I have just spent a week of seemingly relentless insomnia in Singapore. I am looking forward to passing out in BA Economy class – I mean World Traveler. So as I wait at the gate…. Some thoughts on economics. The economics of BA World Traveler is simple though disagreeable - pillage “consumer surplus” regardless of class. Make sure tourists suffer abysmal seats and surly attendants at acceptable prices (just) - make sure business class pay exorbitant prices for just marginal luxury.
Their analysts and their precious econometric models’ estimates of price elasticity have got it right –and therein lies the problem. Passengers definitely feel they are not getting a deal. BA is living on the edge – eating up all their customer’s consumer surplus leaves BA open to a mass exodus. They have made a fundamental mistake – the amount of utility per pound between economy and business class is the same – the two classes are almost exact substitutes. There is no incentive to prefer business – and BA’s policy of making economy class a mild version of hell does not make paying through the nose for the business classes an option in an economy where a CFO watches every cent. It is a vicious circle and it has trapped BA. Other European airlines have escaped by limiting prices in upper classes and making the peons just a little bit more comfortable.
Now, back to the topic at hand: Billing. The theory of billing has evolved over the years. It started as a purely accounts receivable process – get the money for services delivered, to being a primary customer communication tool, to increasing consumption through innovative promotions, to helping customer manage spend and now to “Revenue management” (a term that encompasses AR, spend management and revenue promotion). I think it misses two key areas:
· Application of negotiated terms in B2B (enterprise) billing – which I will leave to another day
· Cost management
Cost management… the other term in the equation Profits = Revenue – Cost. And business is about profits not revenue. Now this equation is readily understood in the case where operators resell services (i.e. content) – it is difference in the sales price over the purchase price. But – for core services (the bit pipe for instance) it is generally thought that marginal costs are zero and therefore maximizing revenues is a good proxy for maximizing profits.
I think an example will show how wrong this can be. When users use 3G services they use network capacity. Investment in the network must be sufficient to support peak loads – not average. When users push up peak usage (i.e. with their new iPhones applications) beyond the local capacity – it forces the operator to make new investments in capacity. So the marginal (incremental strictly speaking) cost of increased consumption is not zero. Ask “att” – it is substantial.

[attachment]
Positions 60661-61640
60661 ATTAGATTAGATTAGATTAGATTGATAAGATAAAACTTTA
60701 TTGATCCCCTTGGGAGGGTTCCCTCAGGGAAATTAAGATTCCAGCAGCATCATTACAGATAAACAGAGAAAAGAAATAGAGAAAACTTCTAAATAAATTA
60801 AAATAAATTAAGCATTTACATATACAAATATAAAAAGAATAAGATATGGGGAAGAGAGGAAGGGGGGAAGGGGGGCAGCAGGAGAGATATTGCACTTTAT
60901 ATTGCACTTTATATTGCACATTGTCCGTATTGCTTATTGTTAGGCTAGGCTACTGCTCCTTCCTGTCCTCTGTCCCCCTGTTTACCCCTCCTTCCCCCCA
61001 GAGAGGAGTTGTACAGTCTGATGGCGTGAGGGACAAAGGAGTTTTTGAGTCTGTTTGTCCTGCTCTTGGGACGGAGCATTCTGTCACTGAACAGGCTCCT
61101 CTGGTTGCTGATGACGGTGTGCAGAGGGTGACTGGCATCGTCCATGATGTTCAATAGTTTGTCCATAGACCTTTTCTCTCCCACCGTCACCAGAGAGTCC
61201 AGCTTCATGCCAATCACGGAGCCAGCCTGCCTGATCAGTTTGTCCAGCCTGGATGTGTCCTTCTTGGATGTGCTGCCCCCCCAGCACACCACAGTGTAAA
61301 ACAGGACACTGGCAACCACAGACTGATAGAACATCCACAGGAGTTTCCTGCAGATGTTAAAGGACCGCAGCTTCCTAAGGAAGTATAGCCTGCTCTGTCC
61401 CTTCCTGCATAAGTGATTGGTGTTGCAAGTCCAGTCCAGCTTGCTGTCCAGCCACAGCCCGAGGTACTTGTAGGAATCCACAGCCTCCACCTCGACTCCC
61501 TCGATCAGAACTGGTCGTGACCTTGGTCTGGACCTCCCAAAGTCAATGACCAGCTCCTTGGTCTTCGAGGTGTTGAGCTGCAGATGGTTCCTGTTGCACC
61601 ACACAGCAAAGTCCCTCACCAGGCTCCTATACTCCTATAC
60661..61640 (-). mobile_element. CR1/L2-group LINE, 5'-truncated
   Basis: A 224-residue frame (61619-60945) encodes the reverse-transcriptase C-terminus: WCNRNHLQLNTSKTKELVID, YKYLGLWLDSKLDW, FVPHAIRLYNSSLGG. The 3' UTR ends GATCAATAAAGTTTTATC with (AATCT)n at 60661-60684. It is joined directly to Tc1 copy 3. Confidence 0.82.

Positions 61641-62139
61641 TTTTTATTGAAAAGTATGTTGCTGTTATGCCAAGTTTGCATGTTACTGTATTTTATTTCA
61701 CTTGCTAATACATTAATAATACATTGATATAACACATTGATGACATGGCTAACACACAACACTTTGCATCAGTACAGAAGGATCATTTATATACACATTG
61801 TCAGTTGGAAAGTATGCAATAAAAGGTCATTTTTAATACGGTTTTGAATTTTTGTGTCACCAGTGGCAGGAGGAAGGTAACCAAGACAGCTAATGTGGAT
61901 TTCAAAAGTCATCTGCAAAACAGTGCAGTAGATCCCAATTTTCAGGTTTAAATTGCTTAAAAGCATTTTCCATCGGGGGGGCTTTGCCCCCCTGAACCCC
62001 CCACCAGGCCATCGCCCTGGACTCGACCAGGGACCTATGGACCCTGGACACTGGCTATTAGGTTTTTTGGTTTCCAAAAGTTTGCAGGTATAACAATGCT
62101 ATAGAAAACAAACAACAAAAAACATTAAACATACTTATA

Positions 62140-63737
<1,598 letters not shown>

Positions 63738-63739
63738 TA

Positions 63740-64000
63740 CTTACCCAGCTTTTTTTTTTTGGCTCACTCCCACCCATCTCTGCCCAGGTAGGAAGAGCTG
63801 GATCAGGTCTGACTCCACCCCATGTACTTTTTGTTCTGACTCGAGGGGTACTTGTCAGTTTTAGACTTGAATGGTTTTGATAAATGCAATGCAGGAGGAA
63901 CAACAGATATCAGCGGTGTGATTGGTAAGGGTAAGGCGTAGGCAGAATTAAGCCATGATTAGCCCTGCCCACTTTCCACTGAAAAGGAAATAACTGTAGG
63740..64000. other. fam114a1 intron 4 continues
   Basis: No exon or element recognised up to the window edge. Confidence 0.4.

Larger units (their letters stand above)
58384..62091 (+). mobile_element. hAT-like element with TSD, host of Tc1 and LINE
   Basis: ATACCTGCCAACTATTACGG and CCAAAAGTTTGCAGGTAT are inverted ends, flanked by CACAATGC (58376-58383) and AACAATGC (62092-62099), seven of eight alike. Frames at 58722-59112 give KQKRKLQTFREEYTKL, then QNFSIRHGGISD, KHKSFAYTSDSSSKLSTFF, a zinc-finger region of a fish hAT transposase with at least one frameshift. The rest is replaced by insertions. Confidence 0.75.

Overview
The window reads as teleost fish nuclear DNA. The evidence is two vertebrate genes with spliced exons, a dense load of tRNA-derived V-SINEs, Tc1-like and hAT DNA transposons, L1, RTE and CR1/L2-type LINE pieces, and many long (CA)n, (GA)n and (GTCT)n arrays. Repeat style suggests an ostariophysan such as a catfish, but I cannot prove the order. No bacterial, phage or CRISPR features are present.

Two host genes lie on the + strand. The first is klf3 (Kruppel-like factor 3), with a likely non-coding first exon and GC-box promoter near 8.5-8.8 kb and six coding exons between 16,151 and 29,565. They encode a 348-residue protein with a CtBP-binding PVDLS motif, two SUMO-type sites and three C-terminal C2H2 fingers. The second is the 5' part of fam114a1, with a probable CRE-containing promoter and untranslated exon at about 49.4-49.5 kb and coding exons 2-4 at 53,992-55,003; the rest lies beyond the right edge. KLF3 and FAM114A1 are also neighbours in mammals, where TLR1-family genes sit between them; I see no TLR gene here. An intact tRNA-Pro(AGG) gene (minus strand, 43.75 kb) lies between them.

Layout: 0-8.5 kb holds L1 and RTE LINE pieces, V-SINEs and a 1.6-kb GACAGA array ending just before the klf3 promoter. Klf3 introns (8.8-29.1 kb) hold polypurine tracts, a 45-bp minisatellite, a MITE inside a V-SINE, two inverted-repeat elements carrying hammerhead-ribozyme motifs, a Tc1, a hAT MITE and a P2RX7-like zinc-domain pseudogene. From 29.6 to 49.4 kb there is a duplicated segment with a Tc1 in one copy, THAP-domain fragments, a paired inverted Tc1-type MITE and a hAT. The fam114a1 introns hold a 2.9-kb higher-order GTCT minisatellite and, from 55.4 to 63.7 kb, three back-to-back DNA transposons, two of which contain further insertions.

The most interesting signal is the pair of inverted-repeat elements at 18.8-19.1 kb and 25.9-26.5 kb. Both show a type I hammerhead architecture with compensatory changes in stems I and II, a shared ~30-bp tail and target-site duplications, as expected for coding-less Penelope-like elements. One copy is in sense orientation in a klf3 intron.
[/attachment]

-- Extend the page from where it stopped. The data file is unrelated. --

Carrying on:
An economically rational business would seek to limit these costs by driving consumers to moderate their usage at peak times. This is pretty obvious stuff in the energy markets where capital investment equals new power plants. And billing in the energy market with smart meters is very much about getting the most revenue while minimizing capital investment. And of course – saving the Earth by having people use energy wisely is no bad thing.
Now in the world of 3G – the all you can eat plans (even with fair usage policies) are pure revenue exercises. Peak usage is not being controlled – network investment is reactive and profits will suffer. And it is all the fault of a misunderstanding of the role or billing as a pure revenue tool. We here – consumers won’t like it – they are used to all you can eat plans. Maybe – but I can tell you that not being able to get decent VoIP quality at 7pm as my whole neighborhood downloads videos is something I will never get used to.
Cloud computing is already reconciled to the need to have users pay for what they consume, how they consume and when they consume. Whenever consumers of services force up peak capacity (new servers, new routers, new disk) a billing policy measures and charges 24x7 (like Energy) will be needed. SaaS vendors be aware! Though you are not selling disk, CPU and hardware directly – you are definitely doing so indirectly. An all you can eat policy will drive your capital costs through the roof. More difficult to bill like an energy company as opposed to simple monthly fees… perhaps. Economically viable… depends.
So a final thought. Billing network usage like energy makes sense. But be aware that volumes of data that must be measured is an order of magnitude greater than voice CDR…. Just add up measurements every 15 minutes 24 hours a day for 30 days. Old style CDR billing is a dubious approach.